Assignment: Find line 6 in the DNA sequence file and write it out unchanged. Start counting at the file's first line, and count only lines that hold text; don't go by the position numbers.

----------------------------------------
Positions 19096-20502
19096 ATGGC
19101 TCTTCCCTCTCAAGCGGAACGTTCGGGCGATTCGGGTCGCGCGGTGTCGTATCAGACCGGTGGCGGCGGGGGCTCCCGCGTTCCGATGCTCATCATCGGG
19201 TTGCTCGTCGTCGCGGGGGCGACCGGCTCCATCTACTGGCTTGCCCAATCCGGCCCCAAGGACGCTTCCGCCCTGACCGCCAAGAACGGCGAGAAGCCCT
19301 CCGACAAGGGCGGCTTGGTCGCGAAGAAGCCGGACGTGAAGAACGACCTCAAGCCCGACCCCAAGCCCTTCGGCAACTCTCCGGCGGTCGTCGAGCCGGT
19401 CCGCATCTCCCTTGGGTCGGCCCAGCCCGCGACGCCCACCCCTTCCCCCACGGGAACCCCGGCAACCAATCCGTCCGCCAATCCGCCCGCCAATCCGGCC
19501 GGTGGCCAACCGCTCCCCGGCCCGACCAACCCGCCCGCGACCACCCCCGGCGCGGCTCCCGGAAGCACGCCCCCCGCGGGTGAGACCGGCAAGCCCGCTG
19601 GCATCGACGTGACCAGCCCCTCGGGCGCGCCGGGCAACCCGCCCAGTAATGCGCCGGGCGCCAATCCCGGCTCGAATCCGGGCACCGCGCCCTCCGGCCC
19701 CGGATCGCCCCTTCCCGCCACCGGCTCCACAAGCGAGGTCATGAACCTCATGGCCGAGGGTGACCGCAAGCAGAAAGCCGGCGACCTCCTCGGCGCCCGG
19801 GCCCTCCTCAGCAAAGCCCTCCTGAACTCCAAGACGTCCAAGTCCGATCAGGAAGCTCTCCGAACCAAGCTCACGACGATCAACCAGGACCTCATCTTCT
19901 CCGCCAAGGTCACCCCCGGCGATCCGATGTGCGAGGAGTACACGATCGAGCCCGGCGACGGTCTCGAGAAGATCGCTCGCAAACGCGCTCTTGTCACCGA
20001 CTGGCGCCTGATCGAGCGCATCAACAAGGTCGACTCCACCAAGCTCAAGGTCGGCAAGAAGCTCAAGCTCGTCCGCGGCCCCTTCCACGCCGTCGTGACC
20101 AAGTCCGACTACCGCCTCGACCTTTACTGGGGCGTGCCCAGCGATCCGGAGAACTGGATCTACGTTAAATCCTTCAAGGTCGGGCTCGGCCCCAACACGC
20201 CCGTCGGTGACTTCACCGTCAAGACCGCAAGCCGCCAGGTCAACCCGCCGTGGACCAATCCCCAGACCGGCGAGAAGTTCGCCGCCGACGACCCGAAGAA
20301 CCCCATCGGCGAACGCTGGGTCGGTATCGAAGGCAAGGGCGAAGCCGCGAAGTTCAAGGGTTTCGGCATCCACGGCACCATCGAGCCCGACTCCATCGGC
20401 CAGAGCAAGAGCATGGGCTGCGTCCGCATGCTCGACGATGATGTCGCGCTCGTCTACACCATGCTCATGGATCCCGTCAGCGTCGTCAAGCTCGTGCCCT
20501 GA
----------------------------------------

19401 CCGCATCTCCCTTGGGTCGGCCCAGCCCGCGACGCCCACCCCTTCCCCCACGGGAACCCCGGCAACCAATCCGTCCGCCAATCCGCCCGCCAATCCGGCC